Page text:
In 1917 Cessna occupied a small building north of downtown Wichita where he built the first airplane (center) manufactured in the city. A flight school also was located there. (Cessna Aircraft Company)
Clyde’s interest in aeronautics never faded during the war, and he dreamed of returning to Wichita and resuming the manufacture of airplanes. Cessna continued flying, however, and bought a new Laird “Swallow” biplane that he flew during the early 1920s. He used the OX-5-powered Swallow to give his favorite nephew, Dwane Wallace, an introduction to the world of aviation.
Late in 1924, Cessna was visited by Lloyd Stearman and Walter Beech, who had been key employees of the Swallow Company under leadership of the cantankerous Jacob M. “Jake” Moellendick. The two young men, in concert with a few other people, had split from Swallow and planned to form a new business to be known as the Travel Air Manufacturing Company. Stearman urged Cessna to join them, chiefly because Lloyd knew he and Beech needed Cessna’s expertise in aviation as well as his money and equipment. It was a hard sell, but Cessna agreed.
Aviator Cessna strikes a causal pose with the “Comet,” a two-place monoplane powered by a 60-hp. Anzani engine. (Smithsonian Institution Neg. # 81-12610)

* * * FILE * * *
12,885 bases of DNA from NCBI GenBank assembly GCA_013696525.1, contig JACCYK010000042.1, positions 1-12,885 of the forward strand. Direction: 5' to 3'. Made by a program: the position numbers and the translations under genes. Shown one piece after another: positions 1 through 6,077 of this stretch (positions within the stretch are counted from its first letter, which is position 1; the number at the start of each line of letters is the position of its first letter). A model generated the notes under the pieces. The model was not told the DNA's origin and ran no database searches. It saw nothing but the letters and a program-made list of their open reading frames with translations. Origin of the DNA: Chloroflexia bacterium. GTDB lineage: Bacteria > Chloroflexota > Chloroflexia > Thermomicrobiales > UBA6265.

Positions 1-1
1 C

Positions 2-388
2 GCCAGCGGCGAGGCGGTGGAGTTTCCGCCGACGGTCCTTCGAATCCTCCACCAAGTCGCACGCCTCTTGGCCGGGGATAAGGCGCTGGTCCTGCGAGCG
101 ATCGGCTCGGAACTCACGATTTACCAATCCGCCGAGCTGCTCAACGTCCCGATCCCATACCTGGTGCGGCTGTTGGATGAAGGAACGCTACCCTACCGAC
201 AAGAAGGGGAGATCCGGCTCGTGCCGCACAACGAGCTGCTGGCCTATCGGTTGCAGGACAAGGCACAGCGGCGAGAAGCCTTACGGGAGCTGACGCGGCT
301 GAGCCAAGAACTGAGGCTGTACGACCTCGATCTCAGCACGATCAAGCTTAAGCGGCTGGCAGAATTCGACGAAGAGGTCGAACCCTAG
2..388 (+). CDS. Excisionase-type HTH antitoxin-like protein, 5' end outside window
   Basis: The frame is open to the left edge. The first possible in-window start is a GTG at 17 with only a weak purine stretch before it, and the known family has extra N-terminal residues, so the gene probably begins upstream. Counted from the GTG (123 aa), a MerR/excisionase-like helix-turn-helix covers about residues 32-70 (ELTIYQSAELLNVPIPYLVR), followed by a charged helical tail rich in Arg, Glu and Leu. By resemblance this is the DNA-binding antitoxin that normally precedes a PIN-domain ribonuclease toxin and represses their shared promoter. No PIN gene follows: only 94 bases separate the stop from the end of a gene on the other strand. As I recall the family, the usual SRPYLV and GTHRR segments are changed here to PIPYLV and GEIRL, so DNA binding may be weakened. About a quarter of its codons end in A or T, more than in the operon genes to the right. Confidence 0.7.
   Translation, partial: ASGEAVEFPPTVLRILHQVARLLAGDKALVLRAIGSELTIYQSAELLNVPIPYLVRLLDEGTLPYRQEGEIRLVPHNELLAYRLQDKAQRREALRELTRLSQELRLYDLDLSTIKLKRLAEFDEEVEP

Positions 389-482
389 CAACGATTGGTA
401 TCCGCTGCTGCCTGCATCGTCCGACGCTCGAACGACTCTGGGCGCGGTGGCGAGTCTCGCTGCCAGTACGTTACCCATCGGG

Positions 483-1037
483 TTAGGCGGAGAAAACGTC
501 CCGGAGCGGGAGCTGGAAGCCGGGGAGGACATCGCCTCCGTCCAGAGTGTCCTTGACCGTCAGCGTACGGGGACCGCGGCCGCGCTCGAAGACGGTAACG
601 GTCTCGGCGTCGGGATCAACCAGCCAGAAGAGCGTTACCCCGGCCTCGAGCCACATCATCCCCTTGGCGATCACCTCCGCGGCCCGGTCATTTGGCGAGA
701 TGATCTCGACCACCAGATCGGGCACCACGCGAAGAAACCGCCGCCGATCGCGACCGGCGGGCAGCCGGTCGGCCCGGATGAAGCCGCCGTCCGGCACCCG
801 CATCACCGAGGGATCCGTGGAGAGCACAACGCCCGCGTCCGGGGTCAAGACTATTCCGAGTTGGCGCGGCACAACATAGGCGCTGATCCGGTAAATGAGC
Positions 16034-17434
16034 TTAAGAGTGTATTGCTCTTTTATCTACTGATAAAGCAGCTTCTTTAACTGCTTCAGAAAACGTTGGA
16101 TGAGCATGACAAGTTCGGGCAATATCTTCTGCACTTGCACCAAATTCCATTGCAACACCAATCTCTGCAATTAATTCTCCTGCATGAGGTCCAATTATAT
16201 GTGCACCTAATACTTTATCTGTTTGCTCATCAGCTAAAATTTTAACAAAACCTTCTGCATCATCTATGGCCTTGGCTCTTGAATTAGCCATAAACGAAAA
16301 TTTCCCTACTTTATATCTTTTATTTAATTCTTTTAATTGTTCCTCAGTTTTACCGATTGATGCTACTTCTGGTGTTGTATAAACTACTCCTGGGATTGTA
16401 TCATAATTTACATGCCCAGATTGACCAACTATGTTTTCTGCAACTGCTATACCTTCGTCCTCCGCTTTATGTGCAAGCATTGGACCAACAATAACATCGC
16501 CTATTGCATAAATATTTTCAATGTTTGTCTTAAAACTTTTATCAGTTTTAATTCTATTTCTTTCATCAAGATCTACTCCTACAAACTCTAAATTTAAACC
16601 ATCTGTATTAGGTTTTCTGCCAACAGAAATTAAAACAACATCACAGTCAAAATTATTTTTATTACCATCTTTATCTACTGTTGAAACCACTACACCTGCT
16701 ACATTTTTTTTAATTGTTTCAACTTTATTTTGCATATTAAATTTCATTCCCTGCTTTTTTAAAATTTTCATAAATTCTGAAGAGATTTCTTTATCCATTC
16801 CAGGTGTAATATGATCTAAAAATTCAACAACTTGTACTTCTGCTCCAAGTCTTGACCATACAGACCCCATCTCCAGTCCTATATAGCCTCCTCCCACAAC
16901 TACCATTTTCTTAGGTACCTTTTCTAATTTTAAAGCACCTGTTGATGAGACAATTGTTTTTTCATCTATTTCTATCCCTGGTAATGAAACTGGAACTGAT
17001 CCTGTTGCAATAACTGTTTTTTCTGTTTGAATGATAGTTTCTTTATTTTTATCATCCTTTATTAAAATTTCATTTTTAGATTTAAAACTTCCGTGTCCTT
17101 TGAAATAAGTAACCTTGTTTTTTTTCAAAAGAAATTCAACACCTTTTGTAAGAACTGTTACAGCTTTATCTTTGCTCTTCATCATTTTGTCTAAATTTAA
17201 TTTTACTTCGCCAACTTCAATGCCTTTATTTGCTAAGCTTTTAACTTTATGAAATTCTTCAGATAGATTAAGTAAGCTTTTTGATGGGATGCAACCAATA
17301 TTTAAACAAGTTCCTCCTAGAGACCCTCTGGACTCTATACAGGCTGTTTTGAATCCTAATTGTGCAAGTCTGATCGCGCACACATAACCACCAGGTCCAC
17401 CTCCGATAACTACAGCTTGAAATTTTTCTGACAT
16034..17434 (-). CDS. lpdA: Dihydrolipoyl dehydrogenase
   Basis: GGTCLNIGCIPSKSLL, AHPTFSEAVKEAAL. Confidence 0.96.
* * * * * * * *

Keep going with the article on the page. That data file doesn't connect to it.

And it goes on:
In return for his participation and investment, Clyde was named president. The infant company began life in a cramped, 30×30-ft. space in the rear of a planing mill in downtown Wichita. Travel Air’s first product was an attractive, two-bay biplane designed by Stearman and was dubbed the “Model A.” It made its first flight in March 1925. At a price of more than $3,000, the OX-5-powered Model A was expensive compared with the plethora of war-surplus Curtiss JN-4 and Standard J-1 biplanes that still were available, but it outperformed them both and gradually sales increased to 19 airplanes the first year.
The company introduced the improved Model B biplane in 1926 that featured the new, 200-hp. Wright J4 air-cooled radial engine. That year Cessna convinced Walter Beech that the company should offer a monoplane with an enclosed cabin for use by small airlines. Beech agreed, and the Travel Air Type 5000 was based largely on a monoplane designed and custom-built by Cessna earlier in 1926. A slightly larger and more powerful version of the prototype airplane was ordered by National Air Transport, and 8 eventually were delivered to the airline.
The Cessna “Phantom” with its full cantilever wing was an advanced design for 1927. It was a prototype for the successful “A” series airplanes introduced in 1928. (Stephen J. Hudeck Aeronautical Archives)